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HealthPartners Institute receives $2M from CDC to study COVID-19 vaccines and pregnancy, birth outcomes

Working with 8 large health systems and the Centers for Disease Control and Prevention, HealthPartners will design and lead surveillance to help inform COVID-19 vaccine recommendations for pregnant women


     

January 7, 2021


BLOOMINGTON, Minn. – HealthPartners Institute has received more than $2 million from the Centers for Disease Control and Prevention to conduct surveillance that will help determine whether the preventive shots have any impact on pregnancy, birth outcomes or infant development.

The projects will involve the eight other large health systems that make up the Vaccine Safety Datalink, a research network that conducts post-marketing surveillance of vaccines licensed and used in the United States. HealthPartners Institute will jointly lead the projects with Yale University researcher physician Heather Lipkind, MD.

“After any vaccine is approved, it’s important to continue monitoring data for associations that were not apparent during clinical trials,” said Elyse Kharbanda, MD, MPH, HealthPartners Institute researcher and principal investigator on the projects. “Comprehensive surveillance is important for ensuring trust in vaccines and vaccine safety.”

While pregnancy has excluded women from being eligible to participate in COVID-19 vaccine research, pregnancy is not a contraindication for the authorized COVID-19 vaccines that are now being rolled out across the globe.

The American College of Obstetricians and Gynecologists recommends that COVID-19 vaccines should not be withheld from pregnant individuals who meet criteria for vaccination. Instead, pregnant women should discuss vaccination with their care providers and consider the rate of COVID-19 transmission in their area. In addition, pregnant women must consider potential vaccine side effects against the growing body of research that shows COVID-19 more severely impacts pregnant women and birth outcomes. A recent study that HealthPartners Institute participated in showed higher rates of stillbirth among pregnant women with the virus.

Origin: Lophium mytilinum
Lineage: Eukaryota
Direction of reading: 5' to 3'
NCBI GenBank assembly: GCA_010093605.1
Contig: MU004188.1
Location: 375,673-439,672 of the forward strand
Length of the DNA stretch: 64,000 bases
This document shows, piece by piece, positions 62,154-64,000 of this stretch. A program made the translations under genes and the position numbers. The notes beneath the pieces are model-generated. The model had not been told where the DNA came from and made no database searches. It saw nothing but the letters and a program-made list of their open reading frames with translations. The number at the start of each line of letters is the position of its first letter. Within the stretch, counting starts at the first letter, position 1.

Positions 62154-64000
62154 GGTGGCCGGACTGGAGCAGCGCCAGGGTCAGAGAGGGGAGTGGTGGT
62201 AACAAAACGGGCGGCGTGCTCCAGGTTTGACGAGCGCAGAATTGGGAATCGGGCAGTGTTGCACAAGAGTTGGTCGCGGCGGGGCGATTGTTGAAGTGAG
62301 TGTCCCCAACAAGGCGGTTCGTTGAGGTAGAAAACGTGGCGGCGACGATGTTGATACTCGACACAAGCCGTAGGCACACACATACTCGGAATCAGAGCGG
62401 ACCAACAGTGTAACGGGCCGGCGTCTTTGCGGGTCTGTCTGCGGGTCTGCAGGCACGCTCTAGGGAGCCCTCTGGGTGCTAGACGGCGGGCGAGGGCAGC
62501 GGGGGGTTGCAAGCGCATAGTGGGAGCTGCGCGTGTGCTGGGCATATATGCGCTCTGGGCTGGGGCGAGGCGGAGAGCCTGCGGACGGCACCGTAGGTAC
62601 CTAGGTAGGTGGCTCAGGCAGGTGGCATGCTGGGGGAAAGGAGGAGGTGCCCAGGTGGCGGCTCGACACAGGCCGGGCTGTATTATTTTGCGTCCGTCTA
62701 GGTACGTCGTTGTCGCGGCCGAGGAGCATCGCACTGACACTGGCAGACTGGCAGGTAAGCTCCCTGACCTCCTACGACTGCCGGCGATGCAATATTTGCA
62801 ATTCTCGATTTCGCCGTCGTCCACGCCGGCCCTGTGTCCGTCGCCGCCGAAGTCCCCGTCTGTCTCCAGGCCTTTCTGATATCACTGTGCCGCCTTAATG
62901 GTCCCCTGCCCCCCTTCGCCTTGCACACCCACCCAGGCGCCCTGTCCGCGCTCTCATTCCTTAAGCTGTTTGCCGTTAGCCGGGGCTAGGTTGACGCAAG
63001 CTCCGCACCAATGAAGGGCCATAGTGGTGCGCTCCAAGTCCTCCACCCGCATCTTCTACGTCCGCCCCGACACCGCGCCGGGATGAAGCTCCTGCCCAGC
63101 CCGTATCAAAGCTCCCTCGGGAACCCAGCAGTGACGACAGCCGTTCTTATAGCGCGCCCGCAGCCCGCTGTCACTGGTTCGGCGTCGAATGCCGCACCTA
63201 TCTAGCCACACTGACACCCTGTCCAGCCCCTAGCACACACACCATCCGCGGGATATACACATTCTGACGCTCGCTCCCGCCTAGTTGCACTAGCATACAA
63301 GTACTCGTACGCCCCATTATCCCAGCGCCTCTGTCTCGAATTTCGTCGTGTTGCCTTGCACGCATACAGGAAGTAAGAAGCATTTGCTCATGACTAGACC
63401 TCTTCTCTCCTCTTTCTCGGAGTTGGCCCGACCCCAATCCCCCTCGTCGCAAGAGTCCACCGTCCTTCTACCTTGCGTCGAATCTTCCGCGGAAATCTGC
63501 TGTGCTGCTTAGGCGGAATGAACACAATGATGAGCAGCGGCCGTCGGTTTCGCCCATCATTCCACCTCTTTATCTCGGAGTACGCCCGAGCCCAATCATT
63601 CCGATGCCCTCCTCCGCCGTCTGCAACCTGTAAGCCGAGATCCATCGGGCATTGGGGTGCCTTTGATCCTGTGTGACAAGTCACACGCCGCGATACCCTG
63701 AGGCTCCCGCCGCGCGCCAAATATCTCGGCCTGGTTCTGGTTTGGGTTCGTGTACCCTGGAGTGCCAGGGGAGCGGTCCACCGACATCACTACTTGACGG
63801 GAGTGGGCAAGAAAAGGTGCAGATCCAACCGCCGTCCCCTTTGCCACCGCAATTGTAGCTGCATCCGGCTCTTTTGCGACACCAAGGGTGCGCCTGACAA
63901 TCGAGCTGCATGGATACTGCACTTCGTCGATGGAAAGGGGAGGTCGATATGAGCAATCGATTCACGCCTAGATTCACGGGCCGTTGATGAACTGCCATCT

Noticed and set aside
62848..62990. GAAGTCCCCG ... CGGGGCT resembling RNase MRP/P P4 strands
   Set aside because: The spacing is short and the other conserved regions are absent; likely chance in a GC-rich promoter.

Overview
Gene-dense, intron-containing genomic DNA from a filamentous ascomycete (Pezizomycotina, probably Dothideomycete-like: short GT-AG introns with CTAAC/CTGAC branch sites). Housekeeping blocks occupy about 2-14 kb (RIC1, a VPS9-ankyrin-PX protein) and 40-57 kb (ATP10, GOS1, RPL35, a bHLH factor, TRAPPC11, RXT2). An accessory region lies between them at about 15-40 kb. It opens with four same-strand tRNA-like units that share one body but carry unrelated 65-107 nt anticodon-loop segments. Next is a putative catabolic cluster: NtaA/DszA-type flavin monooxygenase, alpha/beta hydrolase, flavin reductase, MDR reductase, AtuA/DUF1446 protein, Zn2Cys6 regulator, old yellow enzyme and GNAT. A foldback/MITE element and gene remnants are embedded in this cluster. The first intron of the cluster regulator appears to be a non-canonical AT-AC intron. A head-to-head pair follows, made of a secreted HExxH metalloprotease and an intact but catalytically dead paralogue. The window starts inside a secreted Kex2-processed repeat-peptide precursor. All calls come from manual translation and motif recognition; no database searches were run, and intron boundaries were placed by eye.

As part of a 5-year project, Kharbanda and colleagues will analyze health care data from the participating health systems to evaluate the risk of adverse pregnancy and birth outcomes following COVID-19 vaccination in pregnant women. The researchers will also review data to better understand whether vaccines impact the development of infants.

A second 3-year project will similarly analyze health care data to evaluate risk of stillbirth and miscarriage following COVID-19 vaccination in pregnant women.

As part of the Vaccine Safety Datalink, HealthPartners Institute has participated in numerous similar post-marketing surveillance studies for other vaccines and has lead prior studies on pertussis and influenza vaccines in pregnancy. Findings typically are shared with the Advisory Committee for Immunization Practices to guide vaccine recommendations.

Kharbanda added, “Vaccines will be the best way to overcome this pandemic and these projects are part of the process of ensuring the vaccines in-use are effective and safe.”

About HealthPartners Institute

HealthPartners Institute is part of HealthPartners, the largest consumer-governed, non-profit health care organization in the nation with a mission to improve health and well-being in partnership with members, patients and the community. HealthPartners Institute supports this mission through research, education and practice. The Institute annually conducts 400+ research studies and trains 700+ medical residents and fellows and 1,200+ medical and advanced practice students. Its integration with HealthPartners’ hospitals, clinics and health plan strengthens the Institute’s ability to discover and develop evidence-based solutions and translate them into practice. Based in Minneapolis, the Institute’s work impacts care, health and well-being across the region and nation as well as internationally. Visit healthpartnersinstitute.org for more information.

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